Carter's Chord goes the digital route
Tuesday, May 13, 2008
– Carter's Chord will release their self-titled debut through all major online
retailers digitally on June 17 with Show Dog Nashville. The albums physical release is expected later this year. This seems to be part of a trend towards digital release of albums. A disc by Jennifer Hanson comes out two weeks prior to Carter's Chord release.
Produced by Toby Keith and Barny Robertson, the trio's father, Carter's
Chord captures the music of sisters Becky, Emily and Joanna Robertson. Barny and
Carter Robertson toured in Waylon Jennings band until the birth of their oldest daughter Becky. The group's name is an homage to their mother.
Carter's Chord includes 10 tracks, 5 written by the group and a backing vocal (on "Summer Early '60s") by their mother Carter, who is also the song's composer. The album also features the band's new single "Different Breed."
Hillary Lindsey ("Jesus Take The Wheel"), Scooter Caruso ("Better Than A Memory"), Aimee Mayo ("Amazed"), Craig Wiseman ("Love Me If You Can"), Sarah Buxton ("Stupid Boy"), Carolyn Dawn Johnson ("Georgia") and Kim Ritchey ("Believe Me Baby I Lied") all receive writing credits on the album.
The Robertson sisters made their major label debut as children, singing on
Waylon Jennings' country album for kids, "Cowboys, Sisters, Rascals & Dirt." Their immersion in music led them almost inevitably to Nashville, where Toby Keith liked what he heard and signed them to his label. They will tour with Keith, Montgomery Gentry and Trailer Choir on Keith's Biggest & Baddest Tour, running June through this fall.
Songs on the release are:
1. Boys Like You (Give Love A Bad Name)
2. Young Love
3. Summer Early '60s
4. When We Get There
5. Dear Baltimore
6. Different Breed
7. Over You
8. Song Of Blue
9. Can't Seem To Let You Go
10. Goodbye Song
More news for Carter's Chord
CD reviews for Carter's Chord
It's unlikely Carter's Chord's "Summer Early '60s" will make country radio. But what Martina McBride did to raise awareness of domestic violence with "Independence Day," this fledgling sister trio of 20s-somethings take it to another level with a gritty, autobiographical song written by their mother about her childhood.
And give Toby Keith credit for letting the sisters - Becky, Emily and Johanna Robertson - record it. It's classic American gothic, »»»
Editorial: Walking the talk
When names like Hank Williams, Johnny Cash, Waylon and the Hag are invoked, you're talking hard core country. These are the touchstones of country , the guys who made country music what it was and still is (or maybe can be). When these folks would sing about being down-and-out and the rough-and-tumble, they knew of what they were singing about. Fast forward a few years to the country singers of today. »»»
Concert Review: Girls with Guitars show voices
With the official departure of Taylor Swift from the genre, country music is eager to find replacement star power. Pittsburgh's annual Girls with Guitars show is proving to be a nebula. This year's crop of artists featured former "The Voice" contestants (one winner), a television star and some local flair.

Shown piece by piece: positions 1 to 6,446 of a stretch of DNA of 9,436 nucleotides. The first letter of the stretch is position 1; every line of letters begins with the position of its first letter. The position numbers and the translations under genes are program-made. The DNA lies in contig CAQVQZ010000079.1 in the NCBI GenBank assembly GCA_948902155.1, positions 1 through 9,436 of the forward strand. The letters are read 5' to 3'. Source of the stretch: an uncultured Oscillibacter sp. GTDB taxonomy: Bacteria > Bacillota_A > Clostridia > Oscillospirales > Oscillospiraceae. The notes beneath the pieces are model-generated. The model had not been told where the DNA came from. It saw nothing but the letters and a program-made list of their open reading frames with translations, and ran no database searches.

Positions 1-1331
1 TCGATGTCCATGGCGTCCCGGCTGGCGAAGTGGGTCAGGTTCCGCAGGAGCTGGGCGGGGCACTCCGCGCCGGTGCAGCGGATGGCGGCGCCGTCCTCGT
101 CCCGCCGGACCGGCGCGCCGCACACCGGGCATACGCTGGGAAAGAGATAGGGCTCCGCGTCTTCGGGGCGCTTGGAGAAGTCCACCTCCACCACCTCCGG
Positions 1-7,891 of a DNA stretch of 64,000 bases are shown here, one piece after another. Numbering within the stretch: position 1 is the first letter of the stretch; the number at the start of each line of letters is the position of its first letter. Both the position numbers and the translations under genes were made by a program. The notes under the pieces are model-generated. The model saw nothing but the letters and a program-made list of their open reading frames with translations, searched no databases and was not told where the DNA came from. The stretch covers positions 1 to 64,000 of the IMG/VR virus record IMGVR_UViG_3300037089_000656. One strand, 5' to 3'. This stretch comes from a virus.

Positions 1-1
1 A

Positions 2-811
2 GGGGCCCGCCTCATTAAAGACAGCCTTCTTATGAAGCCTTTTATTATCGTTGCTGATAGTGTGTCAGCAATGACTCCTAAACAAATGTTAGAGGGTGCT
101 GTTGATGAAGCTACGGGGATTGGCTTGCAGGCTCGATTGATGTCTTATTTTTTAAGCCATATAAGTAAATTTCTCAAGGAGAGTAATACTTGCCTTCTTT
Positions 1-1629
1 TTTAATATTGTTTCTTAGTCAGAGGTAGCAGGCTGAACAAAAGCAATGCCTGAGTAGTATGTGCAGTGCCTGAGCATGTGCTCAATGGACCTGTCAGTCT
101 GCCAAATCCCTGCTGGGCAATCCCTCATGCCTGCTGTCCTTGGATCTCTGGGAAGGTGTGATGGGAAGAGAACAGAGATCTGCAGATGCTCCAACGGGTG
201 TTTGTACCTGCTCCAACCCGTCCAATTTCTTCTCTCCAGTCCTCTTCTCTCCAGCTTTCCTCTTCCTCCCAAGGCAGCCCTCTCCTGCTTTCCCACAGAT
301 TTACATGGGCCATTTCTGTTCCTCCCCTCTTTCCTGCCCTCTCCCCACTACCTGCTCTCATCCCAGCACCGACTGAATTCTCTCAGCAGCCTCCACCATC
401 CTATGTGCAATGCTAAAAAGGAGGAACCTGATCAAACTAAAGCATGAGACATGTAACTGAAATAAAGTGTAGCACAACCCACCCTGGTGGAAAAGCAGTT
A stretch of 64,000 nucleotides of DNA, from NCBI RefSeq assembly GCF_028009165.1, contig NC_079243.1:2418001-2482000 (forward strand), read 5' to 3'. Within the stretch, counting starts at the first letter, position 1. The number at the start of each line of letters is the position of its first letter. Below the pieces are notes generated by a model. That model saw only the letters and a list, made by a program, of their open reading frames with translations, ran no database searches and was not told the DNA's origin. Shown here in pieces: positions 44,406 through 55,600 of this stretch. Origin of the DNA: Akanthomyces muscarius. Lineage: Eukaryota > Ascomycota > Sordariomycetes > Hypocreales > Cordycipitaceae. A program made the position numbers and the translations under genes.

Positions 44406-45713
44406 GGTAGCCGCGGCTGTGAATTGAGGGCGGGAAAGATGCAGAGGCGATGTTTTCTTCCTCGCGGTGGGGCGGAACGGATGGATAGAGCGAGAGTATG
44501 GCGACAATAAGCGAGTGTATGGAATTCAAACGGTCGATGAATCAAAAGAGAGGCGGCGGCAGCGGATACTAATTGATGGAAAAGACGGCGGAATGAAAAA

Texas cutie... »»»
Concert Review: Washburn, Fleck give reasons to be happy
"I sing because I'm happy," sang Abigail Washburn toward the end of her show with fellow banjo picker (not to mention, husband) Bela Fleck in the closing number of the night "His Eye is on the Sparrow."
Washburn had a lot of reason to be on this night in a beautiful setting at Harvard University. The two held court over two... »»»
Country News Digest
Elsewhere in the news
Currently at the CST blogs
John Fullbright didn' grow up around musicians or like-minded songwriters in his little hometown of Bearden, Okla. You'd never know it, though, from his raw, stark, pure and honest songwriting that's drawn comparisons to Townes Van Zandt. His debut album, "From the Ground Up," was nominated for a 2013 Grammy as the Best Americana Album, catapulting him into the company of Bonnie Raitt, Mumford and Sons, The Lumineers and The Avett Brothers.... »»»
Jake Brown can't stop writing about music. Over the past 10 years, he's published 35 books, ranging from "Rick Rubin: In the Studio" and "Suge Knight: The Rise, Fall and Rise of Death Row Records" to "Heart: In the Studio." In 2012, he won the Association for Recorded Sound Collections Awards in the category of Excellence in Historical Recorded Sound Research.... »»»
Perhaps there are few more beloved names in the world of country and bluegrass music than Ricky Skaggs and his wife Sharon of the country music family act The Whites. The two have been close friends since their teenage years through music, first meeting at a festival where White was performing with her father Buck White and sister Cheryl, and Skaggs was playing with Keith Whitley.... »»»
While No One Was Watching: Toasting 20 Years of Bloodshot Records
It's a magnanimous record company indeed that celebrates its own 20th anniversary by inviting artists from other labels to join in the festivities. Then again, this is Chicago's Bloodshot Records after all, the insurgent outfit out of Chicago that's made its mark by booting tradition up the backside. Consequently, the 2-disc, 38-song set "While No One Was Watching: Toasting 20 Years of Bloodshot Records" puts a new spin on the usual catalogue compilation... »»»
Man Against Machine
After releasing his debut album in 1989, Garth Brooks released music almost every year until he announced his retirement in 2000. Since then, he has released repackaged hit collections, new music on "Scarecrow" and "The Lost Sessions" and last year's cover song collection "Blame it All on My Roots." Over the years, there have been live recordings, concert and music video collections. The country songwriter became a pop culture icon... »»»